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Taxes and Employment Subsidies in Optimal Redistribution Programs (Revised Version)

  • Beaudry, Paul

    (University of British Columbia, and NBER.)

  • Blackorby, Charles

    (University of Warwick and GREQAM)

  • Szalay, Dezso

    (University of Warwick)

This paper explores how to optimally set tax and transfers when taxation authorities : (1) are uninformed about individuals’ value of time in both market and non-market activities and (2) can observe both market-income and time allocated to market employment. We show that optimal redistribution in this environment involves distorting market employment upwards for low wage individuals through decreasing wage-contingent employment subsidies, and distorting employment downwards for high wage individuals through positive and increasing marginal income tax rates. In particular, we show that whether a person is taxed or subsidized depends primarily on his wage, that is, the optimal program involves a cut-off wage whereby workers above the cutoff are taxed as they increase their income, while workers earning a wage below the cutoff receive an income supplement (an earned income tax credit) as they increase their income. Finally, we show that the optimal program transfers zero income to individuals who choose not to work.

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Paper provided by University of Warwick, Department of Economics in its series The Warwick Economics Research Paper Series (TWERPS) with number 779.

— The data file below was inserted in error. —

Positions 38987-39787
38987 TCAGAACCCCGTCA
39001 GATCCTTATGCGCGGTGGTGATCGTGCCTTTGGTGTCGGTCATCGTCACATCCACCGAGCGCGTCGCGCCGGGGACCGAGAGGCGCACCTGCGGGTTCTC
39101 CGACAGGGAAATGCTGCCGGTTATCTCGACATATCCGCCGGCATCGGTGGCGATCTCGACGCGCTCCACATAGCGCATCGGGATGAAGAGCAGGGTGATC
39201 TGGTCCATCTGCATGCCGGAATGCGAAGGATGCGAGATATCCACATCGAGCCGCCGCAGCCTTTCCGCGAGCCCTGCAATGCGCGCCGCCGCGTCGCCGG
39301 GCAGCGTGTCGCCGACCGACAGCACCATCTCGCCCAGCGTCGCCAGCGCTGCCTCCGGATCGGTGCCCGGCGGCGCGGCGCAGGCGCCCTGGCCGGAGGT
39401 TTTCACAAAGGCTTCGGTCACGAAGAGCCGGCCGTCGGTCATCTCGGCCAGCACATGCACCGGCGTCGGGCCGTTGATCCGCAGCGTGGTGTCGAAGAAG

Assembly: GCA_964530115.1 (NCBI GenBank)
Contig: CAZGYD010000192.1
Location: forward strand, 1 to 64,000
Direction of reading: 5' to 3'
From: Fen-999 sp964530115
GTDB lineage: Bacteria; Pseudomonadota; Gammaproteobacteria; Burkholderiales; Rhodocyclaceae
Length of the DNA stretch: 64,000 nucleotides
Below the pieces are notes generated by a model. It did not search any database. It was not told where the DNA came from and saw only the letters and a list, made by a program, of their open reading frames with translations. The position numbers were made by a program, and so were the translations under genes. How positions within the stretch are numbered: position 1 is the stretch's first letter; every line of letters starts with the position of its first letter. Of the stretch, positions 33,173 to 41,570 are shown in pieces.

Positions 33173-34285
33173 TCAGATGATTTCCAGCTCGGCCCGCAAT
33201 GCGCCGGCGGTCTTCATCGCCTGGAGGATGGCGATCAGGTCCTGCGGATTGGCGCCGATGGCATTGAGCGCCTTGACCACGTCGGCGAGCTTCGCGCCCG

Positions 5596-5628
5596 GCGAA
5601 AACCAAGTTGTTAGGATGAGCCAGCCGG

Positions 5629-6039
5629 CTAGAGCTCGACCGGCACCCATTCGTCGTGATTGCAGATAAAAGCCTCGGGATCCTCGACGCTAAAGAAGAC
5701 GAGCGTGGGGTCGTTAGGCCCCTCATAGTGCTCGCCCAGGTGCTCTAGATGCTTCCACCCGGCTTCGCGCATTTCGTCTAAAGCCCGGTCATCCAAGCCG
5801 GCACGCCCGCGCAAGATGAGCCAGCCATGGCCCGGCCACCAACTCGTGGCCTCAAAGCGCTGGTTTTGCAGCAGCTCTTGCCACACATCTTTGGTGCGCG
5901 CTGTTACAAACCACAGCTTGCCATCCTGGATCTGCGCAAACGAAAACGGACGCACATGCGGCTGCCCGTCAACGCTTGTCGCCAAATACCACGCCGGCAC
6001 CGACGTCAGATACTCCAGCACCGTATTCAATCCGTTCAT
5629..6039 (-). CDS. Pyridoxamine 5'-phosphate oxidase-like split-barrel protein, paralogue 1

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Length: 37 pages
Date of creation: 2006
Date of revision:
Handle: RePEc:wrk:warwec:779
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  1. Matthews, Steven & Moore, John, 1987. "Monopoly Provision of Quality and Warranties: An Exploration in the Theory of Multidimensional Screening," Econometrica, Econometric Society, vol. 55(2), pages 441-67, March.
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  5. Beaudry, Paul & Blackorby, Charles, 2004. "Taxes And Employment Subsidies In Optimal Redistribution Programs," The Warwick Economics Research Paper Series (TWERPS) 708, University of Warwick, Department of Economics.
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  18. Diamond, P., 1980. "Income taxation with fixed hours of work," Journal of Public Economics, Elsevier, vol. 13(1), pages 101-110, February.
  19. Philippe Choné & Guy Laroque, 2006. "Should Low Skilled Work be Subsidized ?," Working Papers 2006-08, Centre de Recherche en Economie et Statistique.
  20. David Card & Philip Robins, 1996. "Do Financial Incentives Encourage Welfare Recipients to Work? Early Findings from the Canadian Self Sufficiency Project," Working Papers 738, Princeton University, Department of Economics, Industrial Relations Section..
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